Thanx to StalMeat for the advice I looked up some words and found some interesting definitions.
microsoft The new Evil Empire (the old one was IBM). The basic complaints are, as formerly with IBM, that (a) their system designs are horrible botches, (b) we can't get source to fix them, and (c) they throw their weight around a lot. See also Halloween Documents.
("Linus Unix") /li:'nuks/ (but see below) An implementation of the Unix kernel originally written from scratch with no proprietary code.
The kernel runs on Intel and Alpha hardware in the general release, with SPARC, PowerPC, MIPS, ARM, Amiga, Atari, and SGI in active development. The SPARC, PowerPC, ARM, PowerMAC - OSF, and 68k ports all support shells, X and networking. The Intel and SPARC versions have reliable symmetric multiprocessing.
The kernel version numbers are significant: the odd numbered series (e.g. 1.3.xx) is the development (or beta) kernel which evolves very quickly. Stable (or release) kernels have even major version numbers (e.g. 1.2.xx).
There is a lot of commercial support for and use of Linux, both by hardware companies such as Digital, IBM, and Apple and numerous smaller network and integration specialists. There are many commercially supported distributions which are generally entirely under the GPL. At least one distribution vendor guarantees Posix compliance. Linux is particularly popular for Internet Service Providers, and there are ports to both parallel supercomputers and embedded microcontrollers. Debian is one popular open source distribution.
Some, including Torvalds, insist on the anomalous pronunciation /li'nuks/, the Jargon File prefers the rarely used /lee'nuhks/ because "Linus" has an /ee/ sound in Swedish, others in the know say /li'niks/, but normal rules demand /li:'nuks/, which is also widely used and agrees with the normal english pronunciation of "Linus".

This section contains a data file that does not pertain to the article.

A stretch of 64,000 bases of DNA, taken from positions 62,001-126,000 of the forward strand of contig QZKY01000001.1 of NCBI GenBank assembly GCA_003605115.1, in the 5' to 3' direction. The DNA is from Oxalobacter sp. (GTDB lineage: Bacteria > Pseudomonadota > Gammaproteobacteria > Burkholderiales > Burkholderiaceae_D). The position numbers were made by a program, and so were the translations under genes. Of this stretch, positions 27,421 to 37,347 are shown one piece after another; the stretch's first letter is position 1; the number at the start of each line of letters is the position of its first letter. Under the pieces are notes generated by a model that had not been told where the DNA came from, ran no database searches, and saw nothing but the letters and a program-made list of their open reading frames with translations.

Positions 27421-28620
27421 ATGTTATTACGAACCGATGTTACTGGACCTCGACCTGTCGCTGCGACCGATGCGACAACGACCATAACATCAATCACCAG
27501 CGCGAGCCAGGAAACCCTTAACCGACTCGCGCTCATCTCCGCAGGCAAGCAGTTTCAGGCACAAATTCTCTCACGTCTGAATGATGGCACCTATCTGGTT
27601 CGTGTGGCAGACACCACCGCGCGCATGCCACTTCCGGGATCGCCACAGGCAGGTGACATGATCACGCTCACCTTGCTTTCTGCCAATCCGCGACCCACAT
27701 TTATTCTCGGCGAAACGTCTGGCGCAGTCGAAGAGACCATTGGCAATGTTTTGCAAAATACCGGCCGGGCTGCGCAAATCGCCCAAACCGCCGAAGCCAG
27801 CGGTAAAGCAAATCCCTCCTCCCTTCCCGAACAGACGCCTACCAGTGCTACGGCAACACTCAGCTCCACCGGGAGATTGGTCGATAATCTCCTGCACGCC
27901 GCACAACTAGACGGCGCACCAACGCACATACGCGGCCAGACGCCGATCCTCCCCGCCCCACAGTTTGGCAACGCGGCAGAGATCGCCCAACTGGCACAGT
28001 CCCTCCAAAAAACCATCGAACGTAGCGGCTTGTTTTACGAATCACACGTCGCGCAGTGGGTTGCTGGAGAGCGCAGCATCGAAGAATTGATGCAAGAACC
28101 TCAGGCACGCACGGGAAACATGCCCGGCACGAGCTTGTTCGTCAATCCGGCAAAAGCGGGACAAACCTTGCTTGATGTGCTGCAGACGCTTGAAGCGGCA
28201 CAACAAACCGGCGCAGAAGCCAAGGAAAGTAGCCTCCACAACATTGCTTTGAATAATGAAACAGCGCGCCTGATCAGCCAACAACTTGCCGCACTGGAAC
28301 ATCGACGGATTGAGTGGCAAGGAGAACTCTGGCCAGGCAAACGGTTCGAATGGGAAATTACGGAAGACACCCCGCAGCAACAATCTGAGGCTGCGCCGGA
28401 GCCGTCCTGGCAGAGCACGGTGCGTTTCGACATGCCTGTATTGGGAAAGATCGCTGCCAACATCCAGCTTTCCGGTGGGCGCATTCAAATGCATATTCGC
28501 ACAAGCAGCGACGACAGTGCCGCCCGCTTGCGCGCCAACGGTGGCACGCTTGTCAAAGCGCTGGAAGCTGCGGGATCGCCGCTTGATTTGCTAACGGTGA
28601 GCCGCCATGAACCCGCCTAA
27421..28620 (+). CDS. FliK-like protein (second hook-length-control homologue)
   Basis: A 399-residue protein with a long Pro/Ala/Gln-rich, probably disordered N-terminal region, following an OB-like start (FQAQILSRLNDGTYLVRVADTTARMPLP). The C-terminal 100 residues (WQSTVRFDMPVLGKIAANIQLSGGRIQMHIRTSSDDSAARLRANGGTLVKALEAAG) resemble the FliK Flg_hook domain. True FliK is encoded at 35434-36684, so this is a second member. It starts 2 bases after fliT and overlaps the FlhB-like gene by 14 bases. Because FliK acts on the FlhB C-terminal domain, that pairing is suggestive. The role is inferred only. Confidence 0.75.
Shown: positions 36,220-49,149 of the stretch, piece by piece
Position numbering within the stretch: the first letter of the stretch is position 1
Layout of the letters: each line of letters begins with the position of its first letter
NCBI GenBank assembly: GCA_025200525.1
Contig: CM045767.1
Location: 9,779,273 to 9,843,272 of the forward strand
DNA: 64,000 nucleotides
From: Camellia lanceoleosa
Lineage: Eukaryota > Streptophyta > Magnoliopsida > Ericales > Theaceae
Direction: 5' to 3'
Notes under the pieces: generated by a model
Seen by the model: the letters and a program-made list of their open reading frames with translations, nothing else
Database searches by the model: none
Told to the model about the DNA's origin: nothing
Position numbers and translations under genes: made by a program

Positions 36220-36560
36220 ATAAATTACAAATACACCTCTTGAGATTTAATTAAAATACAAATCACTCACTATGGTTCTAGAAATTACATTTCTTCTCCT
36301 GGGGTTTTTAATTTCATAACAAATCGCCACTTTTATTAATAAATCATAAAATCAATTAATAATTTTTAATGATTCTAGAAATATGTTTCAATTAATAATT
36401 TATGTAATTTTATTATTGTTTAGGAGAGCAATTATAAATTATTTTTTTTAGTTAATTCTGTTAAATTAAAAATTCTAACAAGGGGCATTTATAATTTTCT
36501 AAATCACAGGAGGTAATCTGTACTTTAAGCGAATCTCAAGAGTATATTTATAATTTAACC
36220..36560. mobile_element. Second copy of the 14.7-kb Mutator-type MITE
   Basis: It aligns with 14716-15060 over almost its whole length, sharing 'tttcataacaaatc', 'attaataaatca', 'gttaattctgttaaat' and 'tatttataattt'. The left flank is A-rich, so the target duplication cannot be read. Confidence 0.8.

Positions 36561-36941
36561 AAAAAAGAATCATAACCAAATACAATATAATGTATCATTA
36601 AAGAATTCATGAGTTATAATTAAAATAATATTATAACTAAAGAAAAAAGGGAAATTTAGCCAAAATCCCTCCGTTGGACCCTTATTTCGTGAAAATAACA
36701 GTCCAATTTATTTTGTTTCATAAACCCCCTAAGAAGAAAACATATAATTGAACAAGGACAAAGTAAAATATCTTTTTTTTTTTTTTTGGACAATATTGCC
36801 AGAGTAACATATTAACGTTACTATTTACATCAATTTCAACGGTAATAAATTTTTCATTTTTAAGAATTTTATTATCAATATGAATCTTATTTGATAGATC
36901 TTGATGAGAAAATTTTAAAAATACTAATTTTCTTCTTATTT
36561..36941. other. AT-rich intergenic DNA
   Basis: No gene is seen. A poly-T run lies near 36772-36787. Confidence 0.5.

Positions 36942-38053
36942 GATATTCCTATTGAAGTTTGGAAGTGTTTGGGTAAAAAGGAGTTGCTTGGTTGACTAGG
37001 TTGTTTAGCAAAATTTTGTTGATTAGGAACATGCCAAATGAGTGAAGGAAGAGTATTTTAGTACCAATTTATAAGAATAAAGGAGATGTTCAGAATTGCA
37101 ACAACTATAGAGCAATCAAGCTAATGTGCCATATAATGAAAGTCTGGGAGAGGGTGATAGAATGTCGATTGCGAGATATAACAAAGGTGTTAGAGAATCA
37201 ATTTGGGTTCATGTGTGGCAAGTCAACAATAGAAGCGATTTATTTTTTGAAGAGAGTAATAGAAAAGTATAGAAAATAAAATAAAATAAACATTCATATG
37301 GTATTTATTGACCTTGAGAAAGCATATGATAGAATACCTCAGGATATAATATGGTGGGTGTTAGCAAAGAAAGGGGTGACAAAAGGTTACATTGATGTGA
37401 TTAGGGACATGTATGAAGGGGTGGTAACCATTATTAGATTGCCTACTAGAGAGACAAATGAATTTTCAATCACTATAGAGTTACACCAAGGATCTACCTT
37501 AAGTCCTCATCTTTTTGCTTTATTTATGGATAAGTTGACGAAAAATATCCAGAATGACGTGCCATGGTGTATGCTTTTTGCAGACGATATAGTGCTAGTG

ibm /I-B-M/ Inferior But Marketable; It's Better Manually; Insidious Black Magic; It's Been Malfunctioning; Incontinent Bowel Movement; and a near-infinite number of even less complimentary expansions, including `International Business Machines'. See TLA. These abbreviations illustrate the considerable antipathy most hackers long felt toward the `industry leader' (see fear and loathing).
What galled hackers about most IBM machines above the PC level wasn't so much that they were underpowered and overpriced (though that does count against them), but that the designs are incredibly archaic, crufty, and elephantine ... and you can't _fix_ them -- source code is locked up tight, and programming tools are expensive, hard to find, and bletcherous to use once you've found them. For many years, before Microsoft, IBM was the company hackers loved to hate.
But everything changes. In the 1980s IBM had its own troubles with Microsoft. In the late 1990s IBM re-invented itself as a services company, began to release open-source software through its AlphaWorks group, and began shipping Linux systems and building ties to the Linux community. To the astonishment of all parties, IBM emerged as a friend of the hacker community
This lexicon includes a number of entries attributed to `IBM'; these derive from some rampantly unofficial jargon lists circulated within IBM's own beleaguered hacker underground.
I thank StaleMeat once again for this Brobdingnagian (found at Dictionary.com) resource.